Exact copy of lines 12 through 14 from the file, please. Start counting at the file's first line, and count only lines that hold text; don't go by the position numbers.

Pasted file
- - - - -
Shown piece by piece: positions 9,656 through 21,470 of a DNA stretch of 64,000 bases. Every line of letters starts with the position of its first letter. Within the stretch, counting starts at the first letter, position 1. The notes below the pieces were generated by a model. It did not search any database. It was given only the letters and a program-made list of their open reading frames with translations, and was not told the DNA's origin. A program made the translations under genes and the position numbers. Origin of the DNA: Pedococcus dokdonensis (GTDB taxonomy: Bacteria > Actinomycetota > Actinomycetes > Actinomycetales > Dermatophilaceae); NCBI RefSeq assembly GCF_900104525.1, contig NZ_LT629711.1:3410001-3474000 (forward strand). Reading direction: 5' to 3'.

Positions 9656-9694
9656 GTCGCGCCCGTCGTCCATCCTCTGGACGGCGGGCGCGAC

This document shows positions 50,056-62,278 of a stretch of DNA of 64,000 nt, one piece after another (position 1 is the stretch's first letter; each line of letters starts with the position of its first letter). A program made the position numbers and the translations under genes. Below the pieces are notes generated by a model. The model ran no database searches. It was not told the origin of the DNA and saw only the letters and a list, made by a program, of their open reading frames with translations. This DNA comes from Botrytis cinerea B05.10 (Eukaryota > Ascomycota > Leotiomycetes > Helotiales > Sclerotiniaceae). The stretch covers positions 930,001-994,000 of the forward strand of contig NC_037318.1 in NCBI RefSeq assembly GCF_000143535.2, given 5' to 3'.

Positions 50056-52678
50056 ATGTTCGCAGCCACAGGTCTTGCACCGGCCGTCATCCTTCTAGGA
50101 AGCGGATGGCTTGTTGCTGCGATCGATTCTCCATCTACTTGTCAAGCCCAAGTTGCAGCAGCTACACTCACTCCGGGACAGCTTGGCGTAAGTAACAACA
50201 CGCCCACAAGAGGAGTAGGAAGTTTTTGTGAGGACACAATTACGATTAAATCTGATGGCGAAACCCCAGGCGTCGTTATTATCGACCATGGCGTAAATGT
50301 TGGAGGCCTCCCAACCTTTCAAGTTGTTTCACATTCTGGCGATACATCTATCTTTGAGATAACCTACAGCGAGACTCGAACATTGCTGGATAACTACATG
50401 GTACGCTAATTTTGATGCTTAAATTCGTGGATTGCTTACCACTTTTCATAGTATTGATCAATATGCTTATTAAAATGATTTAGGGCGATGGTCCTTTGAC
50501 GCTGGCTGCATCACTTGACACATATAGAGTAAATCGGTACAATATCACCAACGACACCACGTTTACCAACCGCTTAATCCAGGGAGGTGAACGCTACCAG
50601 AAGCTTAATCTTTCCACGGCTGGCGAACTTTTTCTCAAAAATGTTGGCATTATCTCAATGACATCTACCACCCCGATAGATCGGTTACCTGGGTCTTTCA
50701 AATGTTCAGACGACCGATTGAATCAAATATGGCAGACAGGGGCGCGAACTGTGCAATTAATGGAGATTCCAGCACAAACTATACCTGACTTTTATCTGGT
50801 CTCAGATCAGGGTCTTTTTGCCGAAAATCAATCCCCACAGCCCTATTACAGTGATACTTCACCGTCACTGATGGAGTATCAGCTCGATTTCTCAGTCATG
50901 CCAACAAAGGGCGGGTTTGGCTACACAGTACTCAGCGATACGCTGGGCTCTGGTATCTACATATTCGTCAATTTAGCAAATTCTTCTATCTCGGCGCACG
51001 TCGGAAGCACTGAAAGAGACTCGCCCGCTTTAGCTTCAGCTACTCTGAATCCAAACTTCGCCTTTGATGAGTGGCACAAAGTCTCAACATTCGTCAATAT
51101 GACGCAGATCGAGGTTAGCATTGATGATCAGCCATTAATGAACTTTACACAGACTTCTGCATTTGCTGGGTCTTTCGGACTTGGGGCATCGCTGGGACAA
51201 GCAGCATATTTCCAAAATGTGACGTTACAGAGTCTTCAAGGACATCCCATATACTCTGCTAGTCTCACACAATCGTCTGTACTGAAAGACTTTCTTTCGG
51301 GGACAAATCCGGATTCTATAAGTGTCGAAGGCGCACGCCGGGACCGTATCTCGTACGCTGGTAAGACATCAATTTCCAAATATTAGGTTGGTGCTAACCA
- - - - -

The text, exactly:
50601 AAGCTTAATCTTTCCACGGCTGGCGAACTTTTTCTCAAAAATGTTGGCATTATCTCAATGACATCTACCACCCCGATAGATCGGTTACCTGGGTCTTTCA
50701 AATGTTCAGACGACCGATTGAATCAAATATGGCAGACAGGGGCGCGAACTGTGCAATTAATGGAGATTCCAGCACAAACTATACCTGACTTTTATCTGGT
50801 CTCAGATCAGGGTCTTTTTGCCGAAAATCAATCCCCACAGCCCTATTACAGTGATACTTCACCGTCACTGATGGAGTATCAGCTCGATTTCTCAGTCATG